A Fayette County judge Friday dismissed the charges against a man who spent 25 years in prison for the 1977 shooting deaths of two men.
David Munchinski, who had fought his 1986 conviction from the outset, cannot be retried and is officially a free man.
"That's the best morning David Munchinski has had in about 27 years," said attorney Noah Geary following the hearing. "That finally puts an end to the criminal case against David."
The next step, the lawyer continued, is to attempt to work out a financial settlement with the state to compensate his client for the years he was imprisoned.
"If they don't want to make this right, then suit will be filed very quickly," Mr. Geary said.
The civil rights claim, which would include allegations of malicious prosecution, would list as defendants the prosecutors who originally tried Mr. Munchinski and state troopers who investigated.
Mr. Geary first took the case on in 2001, around the same time Mr. Munchinski's daughter, Raina S. Tousey, contacted the former Innocence Institute at Point Park University.
"They did a lot of work on it," Mr. Geary said of the institute. "They certainly were instrumental in the result."
Bill Moushey, the director at the institute, called Friday's result, "unbelievably gratifying."
"Even if it took a long time, it seems like justice was finally served," he said. "What really is cool is his daughter spent basically her whole life trying to exonerate her father."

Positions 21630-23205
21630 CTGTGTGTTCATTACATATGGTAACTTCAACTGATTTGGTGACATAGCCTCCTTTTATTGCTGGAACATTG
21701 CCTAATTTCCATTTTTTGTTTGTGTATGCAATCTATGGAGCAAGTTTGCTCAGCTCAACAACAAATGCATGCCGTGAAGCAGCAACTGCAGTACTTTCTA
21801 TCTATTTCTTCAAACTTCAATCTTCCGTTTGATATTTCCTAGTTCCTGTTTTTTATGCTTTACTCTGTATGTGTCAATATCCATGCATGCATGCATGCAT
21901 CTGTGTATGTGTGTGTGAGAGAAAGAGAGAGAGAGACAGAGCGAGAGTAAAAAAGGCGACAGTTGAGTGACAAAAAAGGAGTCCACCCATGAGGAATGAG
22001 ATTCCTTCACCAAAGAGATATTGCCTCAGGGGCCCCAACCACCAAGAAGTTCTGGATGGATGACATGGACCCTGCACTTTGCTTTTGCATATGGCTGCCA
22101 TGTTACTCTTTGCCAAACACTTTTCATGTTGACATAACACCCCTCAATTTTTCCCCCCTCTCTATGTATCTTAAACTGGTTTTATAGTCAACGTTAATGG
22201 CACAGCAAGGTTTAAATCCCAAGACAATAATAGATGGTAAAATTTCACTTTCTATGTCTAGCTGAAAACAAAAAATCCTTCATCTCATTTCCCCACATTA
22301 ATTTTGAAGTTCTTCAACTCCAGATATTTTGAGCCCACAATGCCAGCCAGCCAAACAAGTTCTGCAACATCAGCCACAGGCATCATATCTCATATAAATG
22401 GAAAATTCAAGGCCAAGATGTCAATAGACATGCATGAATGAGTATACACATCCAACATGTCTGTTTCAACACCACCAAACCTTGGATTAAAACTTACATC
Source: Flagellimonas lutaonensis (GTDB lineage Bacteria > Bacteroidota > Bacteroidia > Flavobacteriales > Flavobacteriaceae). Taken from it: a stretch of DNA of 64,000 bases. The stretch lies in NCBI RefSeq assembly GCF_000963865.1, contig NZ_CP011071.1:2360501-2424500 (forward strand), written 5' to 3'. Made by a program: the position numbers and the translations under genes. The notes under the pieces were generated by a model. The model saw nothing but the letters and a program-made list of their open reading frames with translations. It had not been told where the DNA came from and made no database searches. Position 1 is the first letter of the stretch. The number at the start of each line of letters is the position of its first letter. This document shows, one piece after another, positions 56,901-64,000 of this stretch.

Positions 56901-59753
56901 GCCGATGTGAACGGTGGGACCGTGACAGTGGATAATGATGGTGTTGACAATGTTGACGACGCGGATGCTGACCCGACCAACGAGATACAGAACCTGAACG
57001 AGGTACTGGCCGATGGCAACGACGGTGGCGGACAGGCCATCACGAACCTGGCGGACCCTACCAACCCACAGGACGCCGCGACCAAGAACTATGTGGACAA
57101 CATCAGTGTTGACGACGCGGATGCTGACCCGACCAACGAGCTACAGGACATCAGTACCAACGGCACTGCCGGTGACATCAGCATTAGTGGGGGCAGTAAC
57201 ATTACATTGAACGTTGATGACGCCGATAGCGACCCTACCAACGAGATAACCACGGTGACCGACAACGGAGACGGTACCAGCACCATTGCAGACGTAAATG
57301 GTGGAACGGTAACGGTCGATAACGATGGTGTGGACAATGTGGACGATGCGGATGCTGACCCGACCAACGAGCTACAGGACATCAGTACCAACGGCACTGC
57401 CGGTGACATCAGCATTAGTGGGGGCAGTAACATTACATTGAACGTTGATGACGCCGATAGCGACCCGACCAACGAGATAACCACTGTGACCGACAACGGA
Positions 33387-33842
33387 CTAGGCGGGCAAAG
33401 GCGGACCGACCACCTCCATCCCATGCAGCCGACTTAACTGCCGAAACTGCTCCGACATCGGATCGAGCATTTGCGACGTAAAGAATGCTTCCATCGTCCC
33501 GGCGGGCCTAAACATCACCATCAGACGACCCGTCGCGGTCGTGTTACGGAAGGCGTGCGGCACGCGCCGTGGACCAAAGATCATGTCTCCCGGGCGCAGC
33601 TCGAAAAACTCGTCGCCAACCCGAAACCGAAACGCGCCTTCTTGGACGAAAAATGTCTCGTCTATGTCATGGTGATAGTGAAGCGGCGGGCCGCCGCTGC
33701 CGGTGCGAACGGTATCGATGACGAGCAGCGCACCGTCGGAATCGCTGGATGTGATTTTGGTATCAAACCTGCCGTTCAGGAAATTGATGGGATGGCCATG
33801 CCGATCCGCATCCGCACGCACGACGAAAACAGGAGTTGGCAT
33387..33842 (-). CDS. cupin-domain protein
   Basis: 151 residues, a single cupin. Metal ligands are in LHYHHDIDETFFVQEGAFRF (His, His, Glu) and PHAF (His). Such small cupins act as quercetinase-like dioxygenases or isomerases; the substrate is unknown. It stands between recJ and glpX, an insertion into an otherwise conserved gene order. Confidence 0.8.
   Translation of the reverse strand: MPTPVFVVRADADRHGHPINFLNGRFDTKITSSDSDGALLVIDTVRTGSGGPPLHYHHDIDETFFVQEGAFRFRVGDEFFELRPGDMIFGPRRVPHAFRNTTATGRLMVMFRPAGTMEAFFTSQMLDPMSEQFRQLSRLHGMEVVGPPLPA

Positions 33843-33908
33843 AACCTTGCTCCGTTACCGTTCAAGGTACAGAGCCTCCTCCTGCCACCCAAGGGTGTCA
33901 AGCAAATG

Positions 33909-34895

Mr. Munchinski was convicted, along with Leon Scaglione, of killing Peter Alford and Raymond Gierke in Bear Rocks, Fayette County, in 1977, over drugs.
Mr. Munchinski's first trial ended with a hung jury in 1983. He was convicted in 1986. Throughout the appellate process, Mr. Geary and the institute uncovered evidence of alleged prosecutorial misconduct, including the withholding of information from the defense and repeatedly changing stories of the key witness in the case, who has since died.
In September, the 3rd U.S. Circuit Court of Appeals issued an opinion finding that Mr. Munchinski had "demonstrated his actual innocence by clear and convincing evidence," and that violations of evidentiary rules by Fayette County prosecutors at the time were "staggering."
The court upheld an earlier ruling by U.S. Magistrate Judge Lisa Pupo Lenihan in which she reversed Mr. Munchinski's conviction and gave the state attorney general's office until January to retry Mr. Munchinski.
After brief argument Friday, Fayette County Common Pleas Judge Nancy Vernon dismissed the charges against Mr. Munchinski with prejudice.
In the meantime, Mr. Munchinski continues to live in Florida with his daughter, Mr. Geary said.
"He's doing well."state - neigh_washington
Paula Reed Ward: firstname.lastname@example.org or 412-263-2620.